Academic journal article Trends & Issues in Crime and Criminal Justice

Readiness to Change Drug Use and Help-Seeking Intentions of Police Detainees: Findings from the DUMA Program

Academic journal article Trends & Issues in Crime and Criminal Justice

Readiness to Change Drug Use and Help-Seeking Intentions of Police Detainees: Findings from the DUMA Program

Article excerpt

The link between illicit drug use and crime is well documented in the criminological literature. While a causal relationship has not been established, research shows offending populations are considerably more likely to use illicit drugs compared with the general population, and a large proportion of offenders attribute their criminal activities to drug use (Australian Institute of Health and Welfare 2013; Davis, Bahr & Ward 2012; Payne & Gaffney 2012). Data obtained through the Australian Institute of Criminology's (AlC's) Drug Use Monitoring in Australia (DUMA) program indicate three in every four police detainees test positive to at least one type of drug and one in every four detainees believes drug use contributed to their detention (Coghlan et al. 2015).

In Australia, criminal justice interventions for drug-related crime include offender drug treatment, imprisonment and other disciplinary initiatives such as fines. The fundamental assumption underlying offender drug treatment is that it will reduce drug use and, in turn, recidivism. This theory is supported by evidence from numerous studies showing that offenders who -participate in treatment are less likely to use drugs and reoffend than comparable individuals who do not receive treatment (eg Bahr, Masters & Taylor 2012; Grella & Rodriguez 2011; Inciardi, Martin & Butzin 2004; Jason, Olson & Harvey 2015; National Health Service 2000; Payne 2005; Wundersitz 2007). In addition, evidence shows drug treatments realise considerable cost savings, in comparison with alternative forms of intervention such as imprisonment (Australian National Council on Drugs 2013; Zarkin et al. 2012; National Drug Intelligence Centre 2011). It is therefore important to identify those detainees most amenable to changing their drug use and the interventions they may be most receptive to.

Readiness to change drug use

In this paper, readiness to change (a term often used interchangeably with 'motivation to change') refers to 'the personal considerations, commitments, reasons, and intentions that move individuals to perform certain behaviours' (DiClemente, Schlundt & Gemmell 2004: 103-104). Readiness to change drug use is widely accepted as a key factor in drug treatment outcomes in both community (Klag, Creed & O'Collaghan 2010) and criminal justice (Gideon 2010) settings. Higher readiness-to-change levels have been associated with successful recovery from substance use and desistance from crime, whereas poor motivation has been identified as one of the most common reasons drug users do not complete treatment (Bilici et al. 2014; Evans, Li & Hser 2009; Rapp et al. 2007; Schroder et al. 2009). Gideon (2010) reported that among a sample of drug offenders the motivation to change, rather than the treatment program itself, was crucial to successful rehabilitation.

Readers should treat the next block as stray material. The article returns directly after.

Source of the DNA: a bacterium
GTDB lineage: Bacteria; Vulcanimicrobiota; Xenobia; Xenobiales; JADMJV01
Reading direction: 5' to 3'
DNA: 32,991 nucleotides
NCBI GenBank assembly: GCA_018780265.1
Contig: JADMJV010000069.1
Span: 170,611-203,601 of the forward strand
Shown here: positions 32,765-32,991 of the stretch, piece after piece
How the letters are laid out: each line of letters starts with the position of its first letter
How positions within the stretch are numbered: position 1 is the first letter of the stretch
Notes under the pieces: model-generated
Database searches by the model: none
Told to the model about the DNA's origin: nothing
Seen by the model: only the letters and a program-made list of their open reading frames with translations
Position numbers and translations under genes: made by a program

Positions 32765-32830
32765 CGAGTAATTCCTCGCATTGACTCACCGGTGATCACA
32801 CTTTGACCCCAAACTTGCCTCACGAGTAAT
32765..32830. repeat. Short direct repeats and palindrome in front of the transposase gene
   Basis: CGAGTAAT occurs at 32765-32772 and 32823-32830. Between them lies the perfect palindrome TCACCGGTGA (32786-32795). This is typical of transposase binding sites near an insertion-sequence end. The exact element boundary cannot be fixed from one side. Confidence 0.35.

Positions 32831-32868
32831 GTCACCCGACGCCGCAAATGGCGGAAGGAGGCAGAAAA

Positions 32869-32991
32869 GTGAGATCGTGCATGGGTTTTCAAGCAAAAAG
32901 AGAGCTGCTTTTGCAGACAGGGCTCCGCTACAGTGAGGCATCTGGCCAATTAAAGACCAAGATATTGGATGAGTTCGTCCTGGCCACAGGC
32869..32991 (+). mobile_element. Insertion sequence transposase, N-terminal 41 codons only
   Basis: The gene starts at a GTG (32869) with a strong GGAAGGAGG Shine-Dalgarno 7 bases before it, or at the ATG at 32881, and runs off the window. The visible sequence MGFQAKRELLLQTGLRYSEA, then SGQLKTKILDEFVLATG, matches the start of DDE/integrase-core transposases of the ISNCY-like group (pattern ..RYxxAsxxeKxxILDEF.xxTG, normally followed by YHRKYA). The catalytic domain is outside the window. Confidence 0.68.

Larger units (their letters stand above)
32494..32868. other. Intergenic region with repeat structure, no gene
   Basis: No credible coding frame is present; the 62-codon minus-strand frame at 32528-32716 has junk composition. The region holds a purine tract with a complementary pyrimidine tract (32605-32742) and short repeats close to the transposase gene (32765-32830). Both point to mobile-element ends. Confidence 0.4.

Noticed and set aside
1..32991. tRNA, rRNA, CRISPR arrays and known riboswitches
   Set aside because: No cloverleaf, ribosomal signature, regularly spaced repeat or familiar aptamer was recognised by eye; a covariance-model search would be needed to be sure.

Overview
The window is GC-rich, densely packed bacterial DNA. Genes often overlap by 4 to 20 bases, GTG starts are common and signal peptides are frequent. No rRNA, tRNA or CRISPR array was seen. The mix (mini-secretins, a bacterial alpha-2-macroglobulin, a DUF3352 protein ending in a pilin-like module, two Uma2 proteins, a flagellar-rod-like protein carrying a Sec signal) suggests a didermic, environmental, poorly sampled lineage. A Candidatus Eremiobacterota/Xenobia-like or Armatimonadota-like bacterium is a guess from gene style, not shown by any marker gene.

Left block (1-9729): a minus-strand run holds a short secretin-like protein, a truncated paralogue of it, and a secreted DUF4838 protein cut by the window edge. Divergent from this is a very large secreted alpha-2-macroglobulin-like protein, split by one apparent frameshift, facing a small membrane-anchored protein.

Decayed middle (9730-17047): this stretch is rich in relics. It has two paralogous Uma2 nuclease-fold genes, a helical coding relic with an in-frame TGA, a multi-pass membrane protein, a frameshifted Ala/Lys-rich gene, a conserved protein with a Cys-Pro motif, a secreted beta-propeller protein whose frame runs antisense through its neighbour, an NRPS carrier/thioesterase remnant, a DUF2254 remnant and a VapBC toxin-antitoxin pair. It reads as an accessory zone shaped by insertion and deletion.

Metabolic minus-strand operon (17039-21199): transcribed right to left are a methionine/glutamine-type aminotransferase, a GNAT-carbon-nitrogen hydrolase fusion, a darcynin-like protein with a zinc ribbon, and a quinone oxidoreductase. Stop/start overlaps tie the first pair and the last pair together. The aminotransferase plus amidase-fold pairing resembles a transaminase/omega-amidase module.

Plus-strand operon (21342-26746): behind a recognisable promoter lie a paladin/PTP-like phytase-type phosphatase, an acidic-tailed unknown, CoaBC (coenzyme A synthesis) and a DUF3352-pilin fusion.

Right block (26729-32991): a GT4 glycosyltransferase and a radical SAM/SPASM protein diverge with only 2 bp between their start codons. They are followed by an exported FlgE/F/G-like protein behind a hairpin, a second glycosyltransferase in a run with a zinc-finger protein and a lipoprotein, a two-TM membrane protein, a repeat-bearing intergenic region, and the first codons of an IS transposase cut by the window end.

Readiness to change drug use has been widely explored, primarily through Prochaska and DiClemente's (1986) stages of change model. According to this model, the process of change is divided into four consecutive stages:

* precontemplation, where individuals do not perceive a problem;

* contemplation, where the problem is acknowledged and change is considered;

* action, where specific steps are taken to address the problem; and

* maintenance, where new behaviour is established and consolidated.

Individuals who relapse re-enter the cycle in the precontemplation or contemplation stage, and may continue to cycle through the stages of change multiple times before their substance-use problem is resolved. A key attraction of this model is that it enables service providers to tailor appropriate interventions to individuals at different stages of change (DiClemente, Schlundt & Gemmell 2004; Heather & Rollnick 1993).

Although the association between motivation and behavioural change is not straightforward, there is general consensus that identifying drug users' motivations to change is imperative to the design of intervention strategies (Peavy 2009; Bilici et al. …

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